The iPhone 6s is the Sir Alex Ferguson of smartphones. It is Superman once the world’s been purged of kryptonite. It is a kebab you drunkenly ordered at 3am.
In other words: it is a surefire winner.
For Apple’s latest handset to not shift by the bucketload, Tim Cook would have had to have pledged allegiance to ISIS while unveiling it two weeks ago. The iPhone 6 was the world’s best-selling smartphone. As was the iPhone 5s.
So why innovate with the 6s? Apple doesn’t need to push smartphone tech forwards to make an obscene amount of money.
And yet Apple claims it has innovated, adding 3D Touch, a new 12-megapixel camera and the faster than ever A9 processor to what is already a supremely capable phone. With the iPhone 6s, Jony Ive and co say they’ve finessed every aspect of an already great product. Not sat on their laurels or chased the bandwagon in a never-ending specs war.
On first glance, the 6s looks near-on identical to its predecessor. On every glance, in fact, little seems to have changed from the iPhone 6. Even when you get right up close and even inside its svelte aluminium casing you’ll find a screen with the same resolution and as little as 16GB internal storage.
Where does the truth lie? We’ve got the answer.
It’s just, ah! A 3D Touch, ah!
3D Touch, or Force Touch as it used to be known, works by using haptic feedback
Let's get straight into it, the headline feature - 3D Touch. Practically every tweak that's been made has been so with the aim of cramming in the pressure-sensing tech.
3D Touch, or Force Touch as it's been previously known on the MacBook and Apple Watch, works by sensing extra pressure on the screen to activate extra features. And it rewards you with haptic feedback, so you receive helpful vibrations under your thumb or finger as the phone registers the increased force. The feature has evolved to become more than just the fancy right click it is on the new MacBook, too. It completely changes the way you interact with your phone by giving you options where you didn’t previously have any.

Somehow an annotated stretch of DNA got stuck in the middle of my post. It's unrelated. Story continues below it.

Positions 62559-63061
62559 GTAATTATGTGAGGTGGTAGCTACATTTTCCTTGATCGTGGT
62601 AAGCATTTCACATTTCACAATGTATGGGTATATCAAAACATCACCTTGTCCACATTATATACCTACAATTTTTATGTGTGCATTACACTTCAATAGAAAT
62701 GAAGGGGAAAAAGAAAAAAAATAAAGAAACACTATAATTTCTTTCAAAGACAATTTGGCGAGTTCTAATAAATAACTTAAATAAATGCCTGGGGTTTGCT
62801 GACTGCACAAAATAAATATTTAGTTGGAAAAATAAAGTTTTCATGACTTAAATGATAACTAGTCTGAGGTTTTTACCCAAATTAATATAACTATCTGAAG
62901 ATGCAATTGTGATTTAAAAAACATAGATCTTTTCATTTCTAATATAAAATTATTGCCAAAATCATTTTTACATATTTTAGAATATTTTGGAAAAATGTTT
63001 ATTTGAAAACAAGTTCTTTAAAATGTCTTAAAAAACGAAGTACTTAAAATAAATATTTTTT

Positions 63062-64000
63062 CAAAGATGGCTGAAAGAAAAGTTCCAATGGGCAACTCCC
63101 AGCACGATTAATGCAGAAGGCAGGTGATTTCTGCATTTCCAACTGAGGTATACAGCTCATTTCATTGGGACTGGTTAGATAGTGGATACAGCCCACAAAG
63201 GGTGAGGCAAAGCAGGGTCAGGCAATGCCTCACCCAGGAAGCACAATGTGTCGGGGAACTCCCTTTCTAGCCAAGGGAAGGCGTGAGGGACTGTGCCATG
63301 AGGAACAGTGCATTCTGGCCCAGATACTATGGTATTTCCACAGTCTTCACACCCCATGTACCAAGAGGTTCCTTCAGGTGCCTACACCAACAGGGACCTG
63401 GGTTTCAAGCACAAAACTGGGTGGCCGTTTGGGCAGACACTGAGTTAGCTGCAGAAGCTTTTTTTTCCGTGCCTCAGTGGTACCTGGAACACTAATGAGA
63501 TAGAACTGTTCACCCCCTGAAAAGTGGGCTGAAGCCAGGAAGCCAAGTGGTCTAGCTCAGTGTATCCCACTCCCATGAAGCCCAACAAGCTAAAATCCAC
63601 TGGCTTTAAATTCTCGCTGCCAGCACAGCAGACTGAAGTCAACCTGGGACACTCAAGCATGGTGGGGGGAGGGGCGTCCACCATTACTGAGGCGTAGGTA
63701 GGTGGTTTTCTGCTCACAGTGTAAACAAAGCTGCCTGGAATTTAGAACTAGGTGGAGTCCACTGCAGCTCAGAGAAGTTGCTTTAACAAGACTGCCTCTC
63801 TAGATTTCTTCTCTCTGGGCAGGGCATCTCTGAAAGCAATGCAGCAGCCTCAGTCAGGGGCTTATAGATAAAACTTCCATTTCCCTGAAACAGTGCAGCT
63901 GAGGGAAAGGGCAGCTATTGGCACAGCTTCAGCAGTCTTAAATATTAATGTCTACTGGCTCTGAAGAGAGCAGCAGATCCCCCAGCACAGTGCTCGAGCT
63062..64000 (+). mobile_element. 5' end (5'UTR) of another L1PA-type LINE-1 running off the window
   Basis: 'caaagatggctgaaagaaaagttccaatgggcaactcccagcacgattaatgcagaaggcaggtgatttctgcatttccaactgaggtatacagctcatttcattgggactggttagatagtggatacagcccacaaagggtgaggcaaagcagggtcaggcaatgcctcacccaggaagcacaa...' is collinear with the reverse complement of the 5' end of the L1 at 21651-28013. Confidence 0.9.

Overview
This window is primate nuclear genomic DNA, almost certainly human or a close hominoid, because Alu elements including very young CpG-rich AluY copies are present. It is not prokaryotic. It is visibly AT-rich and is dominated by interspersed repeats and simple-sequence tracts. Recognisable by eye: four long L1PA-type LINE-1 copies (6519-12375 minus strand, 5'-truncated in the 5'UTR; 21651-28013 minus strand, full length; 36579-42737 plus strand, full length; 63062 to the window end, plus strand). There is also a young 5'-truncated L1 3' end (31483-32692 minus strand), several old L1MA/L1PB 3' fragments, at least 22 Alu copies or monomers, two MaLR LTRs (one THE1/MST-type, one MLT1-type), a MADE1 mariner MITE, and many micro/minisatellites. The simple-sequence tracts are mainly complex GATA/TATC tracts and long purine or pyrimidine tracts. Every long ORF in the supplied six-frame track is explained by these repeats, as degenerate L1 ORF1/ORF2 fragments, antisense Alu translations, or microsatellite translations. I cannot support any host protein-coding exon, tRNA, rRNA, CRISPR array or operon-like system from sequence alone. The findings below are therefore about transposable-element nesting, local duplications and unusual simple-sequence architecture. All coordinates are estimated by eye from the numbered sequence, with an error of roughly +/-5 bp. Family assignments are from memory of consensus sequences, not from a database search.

Take snapping a selfie, for example. Where previously you needed to tap two different icons with intermittent loading times, this action has now been shortened to one firm press of the Photo app icon. Then you can leap right into triggering the shot. Instagram obsessives, rejoice!
3D Touch also has some supremely convenient uses with other native apps - the ones Apple makes itself. You can can jump directly into a new email in Mail and open a new tab straightaway in Safari - shaving seconds off your smartphone navigation. That may seem small change in writing, but over the course of the months and years you may spend in the iPhone 6s' company it will equate to a snappier, more satisfying user experience.
In addition to skipping straight into everyday tasks, 3D Touch also offers up the ability to preview messages and emails, and even links within them. All you have to do is press down on them to read, and should you need to take further action, apply a little more pressure and you get transported into the task itself.
Apple terms the first glance as Peek and the full open as Pop, and they’re a prime example of what the iPhone 6s is all about: subtle changes that you have to feel for yourself. And unless you’ve somehow managed to get hold of a limited edition 128GB Huawei Mate S, you won’t find these features in any Android phone.
3D Touch is a typically Apple innovation then, right up to how you customise it: you can’t.
Even if you take Time-Lapse videos more often than you do Slow-Mo, the 3D Touch shortcut choice has been made for you.
Potentially, this feature will be even better when third-party app functionality kicks in. Imagine applying pressure in Real Racing 3 to speed up, just like you would gun the accelerator in real life.
Apple iPhone 6s review
"Everything's changed" is pushing it, but within the 6s' familiar body lies a surprising amount of innovation
Sweet camera with lovely extra features
Touch ID is we-can’t-believe-it fast
All round powerful performance
3D Touch is a time-saving delight
3D Touch and Live Photos could both do with broad third-party support